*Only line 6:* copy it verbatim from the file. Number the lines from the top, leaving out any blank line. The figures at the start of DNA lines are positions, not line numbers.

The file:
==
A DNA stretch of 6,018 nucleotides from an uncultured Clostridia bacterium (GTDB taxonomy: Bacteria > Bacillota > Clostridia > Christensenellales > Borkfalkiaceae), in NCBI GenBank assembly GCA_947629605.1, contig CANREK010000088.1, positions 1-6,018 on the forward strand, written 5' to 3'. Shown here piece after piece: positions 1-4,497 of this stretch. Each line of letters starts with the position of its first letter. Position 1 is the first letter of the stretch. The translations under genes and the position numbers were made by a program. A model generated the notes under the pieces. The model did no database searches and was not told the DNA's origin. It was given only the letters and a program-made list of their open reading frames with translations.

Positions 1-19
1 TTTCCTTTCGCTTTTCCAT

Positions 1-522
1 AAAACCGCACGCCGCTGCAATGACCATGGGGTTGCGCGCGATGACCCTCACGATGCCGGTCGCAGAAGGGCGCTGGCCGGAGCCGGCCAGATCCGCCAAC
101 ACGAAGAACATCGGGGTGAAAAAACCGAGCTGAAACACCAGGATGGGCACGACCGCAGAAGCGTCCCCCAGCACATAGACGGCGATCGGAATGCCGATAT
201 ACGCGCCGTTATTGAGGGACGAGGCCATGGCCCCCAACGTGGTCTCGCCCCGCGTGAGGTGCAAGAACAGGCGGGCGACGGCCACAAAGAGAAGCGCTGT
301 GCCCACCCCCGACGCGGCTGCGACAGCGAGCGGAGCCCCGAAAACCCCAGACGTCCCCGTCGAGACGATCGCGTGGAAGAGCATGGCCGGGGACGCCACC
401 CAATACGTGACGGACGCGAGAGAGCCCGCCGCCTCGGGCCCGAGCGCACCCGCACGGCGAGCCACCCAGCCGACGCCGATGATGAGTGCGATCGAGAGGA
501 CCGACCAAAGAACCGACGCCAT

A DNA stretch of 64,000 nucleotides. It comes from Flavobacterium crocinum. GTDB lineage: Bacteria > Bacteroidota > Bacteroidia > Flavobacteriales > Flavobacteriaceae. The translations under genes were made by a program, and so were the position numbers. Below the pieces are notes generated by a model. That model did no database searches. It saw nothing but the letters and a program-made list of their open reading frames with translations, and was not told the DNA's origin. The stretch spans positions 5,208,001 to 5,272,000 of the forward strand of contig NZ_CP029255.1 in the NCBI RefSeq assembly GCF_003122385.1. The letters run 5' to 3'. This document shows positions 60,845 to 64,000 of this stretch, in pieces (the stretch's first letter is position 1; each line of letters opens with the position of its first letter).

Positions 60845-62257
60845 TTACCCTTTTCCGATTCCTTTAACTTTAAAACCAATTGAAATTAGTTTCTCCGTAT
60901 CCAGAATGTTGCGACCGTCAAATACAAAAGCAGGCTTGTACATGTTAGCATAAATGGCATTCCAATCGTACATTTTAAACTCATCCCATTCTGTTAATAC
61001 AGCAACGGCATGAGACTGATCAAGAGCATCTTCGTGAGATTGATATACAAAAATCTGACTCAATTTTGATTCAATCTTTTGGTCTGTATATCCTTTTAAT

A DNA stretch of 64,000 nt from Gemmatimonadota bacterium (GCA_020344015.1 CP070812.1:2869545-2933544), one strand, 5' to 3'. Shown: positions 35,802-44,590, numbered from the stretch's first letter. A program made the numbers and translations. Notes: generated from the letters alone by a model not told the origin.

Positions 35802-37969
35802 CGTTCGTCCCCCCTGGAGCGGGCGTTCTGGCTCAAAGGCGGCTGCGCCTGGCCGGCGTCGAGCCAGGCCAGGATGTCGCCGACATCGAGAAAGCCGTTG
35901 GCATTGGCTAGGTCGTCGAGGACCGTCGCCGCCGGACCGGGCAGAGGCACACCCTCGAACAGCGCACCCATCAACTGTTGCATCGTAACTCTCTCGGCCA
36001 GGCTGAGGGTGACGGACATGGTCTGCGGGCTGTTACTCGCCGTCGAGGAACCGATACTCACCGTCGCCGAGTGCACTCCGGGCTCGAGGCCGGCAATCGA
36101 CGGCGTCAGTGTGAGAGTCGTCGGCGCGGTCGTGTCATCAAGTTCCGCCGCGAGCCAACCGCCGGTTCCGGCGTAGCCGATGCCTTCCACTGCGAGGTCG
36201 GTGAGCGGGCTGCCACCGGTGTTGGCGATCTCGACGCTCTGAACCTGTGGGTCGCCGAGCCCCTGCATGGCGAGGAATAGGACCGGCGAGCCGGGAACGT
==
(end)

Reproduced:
101 ACGAAGAACATCGGGGTGAAAAAACCGAGCTGAAACACCAGGATGGGCACGACCGCAGAAGCGTCCCCCAGCACATAGACGGCGATCGGAATGCCGATAT